Archive for March, 2009

And the Winner Is

By Kathy NickersonMarch 31st, 2009happy endings3 Comments

Our youngest daughter was on American Idol a couple of years ago. Actually, I should say “we were on American Idol.” She was the contestant who made it to the second round of auditions. I was just one of her groupies. Our little family group happened to be caught on camera while waiting in line that morning, and our faces flashed across America’s television screens for almost a full two seconds when the season opened. It was heady stuff.

The experience was surreal. None of us had ever been so close to Hollywood, and it pretty much fit my expectations. The longer I sat in the family room during auditions, the more I prayed God did not have this particular path in mind for Charity’s life. Even so, I was momentarily crushed when she didn’t make the second cut. 

On the way to the car, Charity described her brief audition. She told us when she stepped out the door afterwards, a camera man was waiting to catch her reaction. Some contestants had fled crying; others had vowed to fly to the next city and try out again right away. The camera man was expecting similar drama from Charity when he said, “So, what are you going to do next?”

Charity thought for just a second and then said,”Umm. I think I’ll go home and start a family with my husband.”

And so she did. Instead of going on tour with the Idol finalists the next year, Charity started singing lullabies to her newest fan. 
I think she won the best prize.

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Choosing Well

By Kathy NickersonMarch 30th, 2009Uncategorized3 Comments

I ignored the treadmill this morning. Of course, I regret that decision now because I’m sitting at my desk all sluggish and Mondayish, and I know fifteen minutes at 3.0 miles per hour would have changed my whole perspective. It is pretty shameful to admit that is my minimum daily requirement on the dreaded machine. Every expert will tell you thirty minutes per day is the least one should require of one’s fifty-three year old body. But those fifteen minutes are magical for me. They make all the difference in whether I feel energetic and optimistic for the next fifteen hours.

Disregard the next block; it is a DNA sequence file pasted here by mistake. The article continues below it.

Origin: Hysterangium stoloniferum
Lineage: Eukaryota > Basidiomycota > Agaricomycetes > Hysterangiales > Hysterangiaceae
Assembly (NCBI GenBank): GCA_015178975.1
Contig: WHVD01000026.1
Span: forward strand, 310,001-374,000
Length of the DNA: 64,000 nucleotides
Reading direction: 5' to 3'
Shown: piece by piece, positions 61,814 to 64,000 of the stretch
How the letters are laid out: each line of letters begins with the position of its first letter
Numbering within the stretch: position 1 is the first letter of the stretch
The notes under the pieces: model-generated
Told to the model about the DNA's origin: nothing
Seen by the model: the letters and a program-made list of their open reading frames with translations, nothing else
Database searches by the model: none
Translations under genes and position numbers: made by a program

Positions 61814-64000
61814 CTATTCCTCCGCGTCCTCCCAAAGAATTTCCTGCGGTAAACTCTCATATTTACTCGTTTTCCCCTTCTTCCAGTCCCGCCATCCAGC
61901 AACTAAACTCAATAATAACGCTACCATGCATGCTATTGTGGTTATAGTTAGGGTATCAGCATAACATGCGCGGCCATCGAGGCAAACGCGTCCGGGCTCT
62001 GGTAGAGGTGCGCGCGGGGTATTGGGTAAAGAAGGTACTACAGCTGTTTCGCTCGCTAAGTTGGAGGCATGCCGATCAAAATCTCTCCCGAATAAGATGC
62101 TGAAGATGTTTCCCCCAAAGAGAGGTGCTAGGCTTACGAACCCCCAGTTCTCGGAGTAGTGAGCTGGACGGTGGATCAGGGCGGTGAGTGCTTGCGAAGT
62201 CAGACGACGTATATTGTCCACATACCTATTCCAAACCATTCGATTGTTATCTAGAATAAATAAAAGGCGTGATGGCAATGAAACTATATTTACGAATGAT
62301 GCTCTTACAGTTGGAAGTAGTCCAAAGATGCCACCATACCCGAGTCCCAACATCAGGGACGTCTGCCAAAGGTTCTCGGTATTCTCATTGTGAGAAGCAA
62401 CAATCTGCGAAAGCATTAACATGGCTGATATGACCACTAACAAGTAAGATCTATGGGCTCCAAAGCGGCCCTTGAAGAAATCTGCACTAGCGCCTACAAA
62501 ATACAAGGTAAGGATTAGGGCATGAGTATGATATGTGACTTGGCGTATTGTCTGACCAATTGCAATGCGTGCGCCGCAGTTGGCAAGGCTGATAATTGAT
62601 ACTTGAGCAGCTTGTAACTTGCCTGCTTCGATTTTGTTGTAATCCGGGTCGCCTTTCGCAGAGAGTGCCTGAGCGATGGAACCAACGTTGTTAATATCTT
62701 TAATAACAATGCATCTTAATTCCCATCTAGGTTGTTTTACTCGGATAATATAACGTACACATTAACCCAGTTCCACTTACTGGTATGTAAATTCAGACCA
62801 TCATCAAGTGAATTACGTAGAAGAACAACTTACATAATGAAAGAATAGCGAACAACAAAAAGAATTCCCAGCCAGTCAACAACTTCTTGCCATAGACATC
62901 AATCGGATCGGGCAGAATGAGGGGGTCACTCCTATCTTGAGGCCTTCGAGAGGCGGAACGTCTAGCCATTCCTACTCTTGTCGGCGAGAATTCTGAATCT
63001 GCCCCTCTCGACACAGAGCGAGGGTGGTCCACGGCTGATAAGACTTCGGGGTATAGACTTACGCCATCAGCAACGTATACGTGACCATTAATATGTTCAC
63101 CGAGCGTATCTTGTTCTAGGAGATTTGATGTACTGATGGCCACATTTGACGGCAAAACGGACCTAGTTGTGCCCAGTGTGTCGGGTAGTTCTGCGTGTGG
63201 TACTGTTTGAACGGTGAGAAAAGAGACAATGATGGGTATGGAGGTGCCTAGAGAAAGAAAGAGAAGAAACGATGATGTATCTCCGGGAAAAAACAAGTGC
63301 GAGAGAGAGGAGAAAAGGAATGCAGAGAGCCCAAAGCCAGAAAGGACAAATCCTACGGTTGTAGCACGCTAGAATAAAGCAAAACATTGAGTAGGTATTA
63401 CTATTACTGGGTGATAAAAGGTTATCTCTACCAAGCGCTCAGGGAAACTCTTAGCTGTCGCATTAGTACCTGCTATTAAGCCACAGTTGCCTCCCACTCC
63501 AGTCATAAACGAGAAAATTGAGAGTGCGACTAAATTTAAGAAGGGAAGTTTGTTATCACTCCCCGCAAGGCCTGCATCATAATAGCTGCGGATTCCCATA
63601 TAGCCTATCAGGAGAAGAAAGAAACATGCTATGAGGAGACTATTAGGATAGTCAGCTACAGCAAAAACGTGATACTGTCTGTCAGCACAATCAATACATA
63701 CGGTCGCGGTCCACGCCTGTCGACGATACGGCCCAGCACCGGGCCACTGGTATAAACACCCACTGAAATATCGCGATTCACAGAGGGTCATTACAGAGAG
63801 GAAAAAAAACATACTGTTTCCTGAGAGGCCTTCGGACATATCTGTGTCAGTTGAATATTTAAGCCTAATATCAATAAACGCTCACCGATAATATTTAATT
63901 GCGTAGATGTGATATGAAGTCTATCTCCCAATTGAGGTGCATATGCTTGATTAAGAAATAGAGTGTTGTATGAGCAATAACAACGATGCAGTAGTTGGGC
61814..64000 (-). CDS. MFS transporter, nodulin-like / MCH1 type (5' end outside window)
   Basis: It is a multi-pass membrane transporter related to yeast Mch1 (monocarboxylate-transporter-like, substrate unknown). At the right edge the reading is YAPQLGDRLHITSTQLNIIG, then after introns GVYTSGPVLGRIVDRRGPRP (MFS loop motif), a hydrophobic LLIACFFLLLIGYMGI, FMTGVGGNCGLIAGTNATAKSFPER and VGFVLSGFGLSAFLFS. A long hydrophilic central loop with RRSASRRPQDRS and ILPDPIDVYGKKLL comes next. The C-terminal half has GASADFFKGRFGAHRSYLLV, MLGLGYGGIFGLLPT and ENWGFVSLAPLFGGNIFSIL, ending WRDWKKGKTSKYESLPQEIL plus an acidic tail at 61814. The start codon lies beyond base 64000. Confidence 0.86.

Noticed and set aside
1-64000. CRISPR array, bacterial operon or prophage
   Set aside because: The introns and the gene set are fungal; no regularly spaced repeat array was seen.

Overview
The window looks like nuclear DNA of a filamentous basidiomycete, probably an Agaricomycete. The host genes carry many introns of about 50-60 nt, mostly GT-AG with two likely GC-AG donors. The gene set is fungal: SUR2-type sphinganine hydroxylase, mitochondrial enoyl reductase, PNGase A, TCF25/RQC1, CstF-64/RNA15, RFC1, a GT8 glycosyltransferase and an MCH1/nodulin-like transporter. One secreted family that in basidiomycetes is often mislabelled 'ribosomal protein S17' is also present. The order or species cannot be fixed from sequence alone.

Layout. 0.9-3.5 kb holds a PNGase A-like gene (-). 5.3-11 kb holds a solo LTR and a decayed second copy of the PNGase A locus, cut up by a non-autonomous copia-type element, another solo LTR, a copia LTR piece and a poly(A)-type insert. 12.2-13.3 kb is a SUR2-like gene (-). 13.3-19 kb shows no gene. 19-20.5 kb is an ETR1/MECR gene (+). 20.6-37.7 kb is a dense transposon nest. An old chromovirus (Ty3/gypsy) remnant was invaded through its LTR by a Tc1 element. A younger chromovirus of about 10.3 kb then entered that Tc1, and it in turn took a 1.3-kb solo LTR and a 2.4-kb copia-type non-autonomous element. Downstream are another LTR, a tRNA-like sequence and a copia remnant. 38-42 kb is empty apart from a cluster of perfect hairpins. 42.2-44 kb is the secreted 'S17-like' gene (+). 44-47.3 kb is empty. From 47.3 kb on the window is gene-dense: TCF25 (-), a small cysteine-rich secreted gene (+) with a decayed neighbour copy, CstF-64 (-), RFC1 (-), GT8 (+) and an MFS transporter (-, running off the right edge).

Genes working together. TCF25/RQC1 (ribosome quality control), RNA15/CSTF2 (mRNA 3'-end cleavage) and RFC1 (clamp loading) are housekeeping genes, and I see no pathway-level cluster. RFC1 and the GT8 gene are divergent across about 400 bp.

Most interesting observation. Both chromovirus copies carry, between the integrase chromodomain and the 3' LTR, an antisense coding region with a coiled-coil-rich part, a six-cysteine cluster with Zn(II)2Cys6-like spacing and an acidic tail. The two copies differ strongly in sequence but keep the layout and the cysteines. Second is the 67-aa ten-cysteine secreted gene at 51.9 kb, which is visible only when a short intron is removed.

My writing discipline works much the same way. I can think of a zillion reasons to avoid my beautiful writing desk when I get home from work each night. Supper, dishes, laundry, the latest update on the Fox News Channel. (The first three are really lame excuses. My husband normally fends for himself after work so I can have time to write. He even does the laundry and vacuums the floor.)

And, if I obey my own rules and sit down with my computer for a few minutes, this amazing thing happens. I write. The blank spot in my brain suddenly clicks on as if someone hit the remote control, and words start jumping up and getting to work. When I finish a few hours later, I feel almost exactly the way I feel after a good trek on the treadmill. Energized, optimistic, and too wound up to go to sleep.

The thing is, I’m not sure how to overcome my own resistance to what I know is good for me.Well, that isn’t true. I do know. I know I always make the right decision when I allow the power of the Holy Spirit to work inside me. Left to myself, I usually choose the sofa and a bowl of ice cream.

So, I’m going to say a prayer on the way home tonight. Maybe I’ll do the treadmill (as penance) and then write a chapter or two. Well, okay, at least I’ll write.

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I’m Not Eighteen Anymore

By Kathy NickersonMarch 26th, 2009Uncategorized10 Comments

This week marks the anniversary of one of my favorite days in all of history after the Resurrection: the day Felicity was born.

I won’t tell you how old she is, but I will tell you I’ve come to an amazing realization: Our daughters are not girls anymore. 

I remember when Felicity was fifteen and I had the strangest sensation that I was really only about eighteen myself. I would seriously get up in the middle of the night, walk into the kitchen for a drink of water and think, Where did I get this huge house? How can I possibly have four teenagers sleeping upstairs? It was like deja vu only backwards. I would just hit these surreal moments now and then when the whole thing seemed totally unbelievable. Lovely, but unreal.

The sensation has changed some through the years. I don’t see our daughters as girls anymore, and I feel more like thirty-four instead of eighteen. I think the grandsons did it. Even after the girls married and started having sweet little babies, they were still “the girls.” But I realized this week it is impossible for someone to be a girl and also be the mother of a son who can make his own basketball bracket for March Madness.